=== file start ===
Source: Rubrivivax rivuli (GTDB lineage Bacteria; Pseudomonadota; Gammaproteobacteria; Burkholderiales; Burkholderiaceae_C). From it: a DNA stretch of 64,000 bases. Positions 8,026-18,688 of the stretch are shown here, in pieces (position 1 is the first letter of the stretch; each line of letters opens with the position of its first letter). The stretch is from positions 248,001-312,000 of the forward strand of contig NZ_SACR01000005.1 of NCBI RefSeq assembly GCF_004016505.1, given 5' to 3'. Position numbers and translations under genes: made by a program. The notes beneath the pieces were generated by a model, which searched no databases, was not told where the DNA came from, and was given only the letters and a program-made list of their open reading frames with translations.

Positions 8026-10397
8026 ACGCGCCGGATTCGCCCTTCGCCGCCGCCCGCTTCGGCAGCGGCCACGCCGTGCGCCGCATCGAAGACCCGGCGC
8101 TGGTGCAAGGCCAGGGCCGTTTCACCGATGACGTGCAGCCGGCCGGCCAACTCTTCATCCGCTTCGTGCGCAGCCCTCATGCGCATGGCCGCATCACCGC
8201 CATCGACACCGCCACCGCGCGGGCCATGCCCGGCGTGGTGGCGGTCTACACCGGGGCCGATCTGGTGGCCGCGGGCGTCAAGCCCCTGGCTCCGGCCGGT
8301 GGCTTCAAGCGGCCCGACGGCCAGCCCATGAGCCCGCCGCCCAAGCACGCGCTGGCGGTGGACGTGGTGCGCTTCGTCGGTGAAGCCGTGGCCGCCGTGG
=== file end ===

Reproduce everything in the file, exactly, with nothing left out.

Source: Rubrivivax rivuli (GTDB lineage Bacteria; Pseudomonadota; Gammaproteobacteria; Burkholderiales; Burkholderiaceae_C). From it: a DNA stretch of 64,000 bases. Positions 8,026-18,688 of the stretch are shown here, in pieces (position 1 is the first letter of the stretch; each line of letters opens with the position of its first letter). The stretch is from positions 248,001-312,000 of the forward strand of contig NZ_SACR01000005.1 of NCBI RefSeq assembly GCF_004016505.1, given 5' to 3'. Position numbers and translations under genes: made by a program. The notes beneath the pieces were generated by a model, which searched no databases, was not told where the DNA came from, and was given only the letters and a program-made list of their open reading frames with translations.

Positions 8026-10397
8026 ACGCGCCGGATTCGCCCTTCGCCGCCGCCCGCTTCGGCAGCGGCCACGCCGTGCGCCGCATCGAAGACCCGGCGC
8101 TGGTGCAAGGCCAGGGCCGTTTCACCGATGACGTGCAGCCGGCCGGCCAACTCTTCATCCGCTTCGTGCGCAGCCCTCATGCGCATGGCCGCATCACCGC
8201 CATCGACACCGCCACCGCGCGGGCCATGCCCGGCGTGGTGGCGGTCTACACCGGGGCCGATCTGGTGGCCGCGGGCGTCAAGCCCCTGGCTCCGGCCGGT
8301 GGCTTCAAGCGGCCCGACGGCCAGCCCATGAGCCCGCCGCCCAAGCACGCGCTGGCGGTGGACGTGGTGCGCTTCGTCGGTGAAGCCGTGGCCGCCGTGG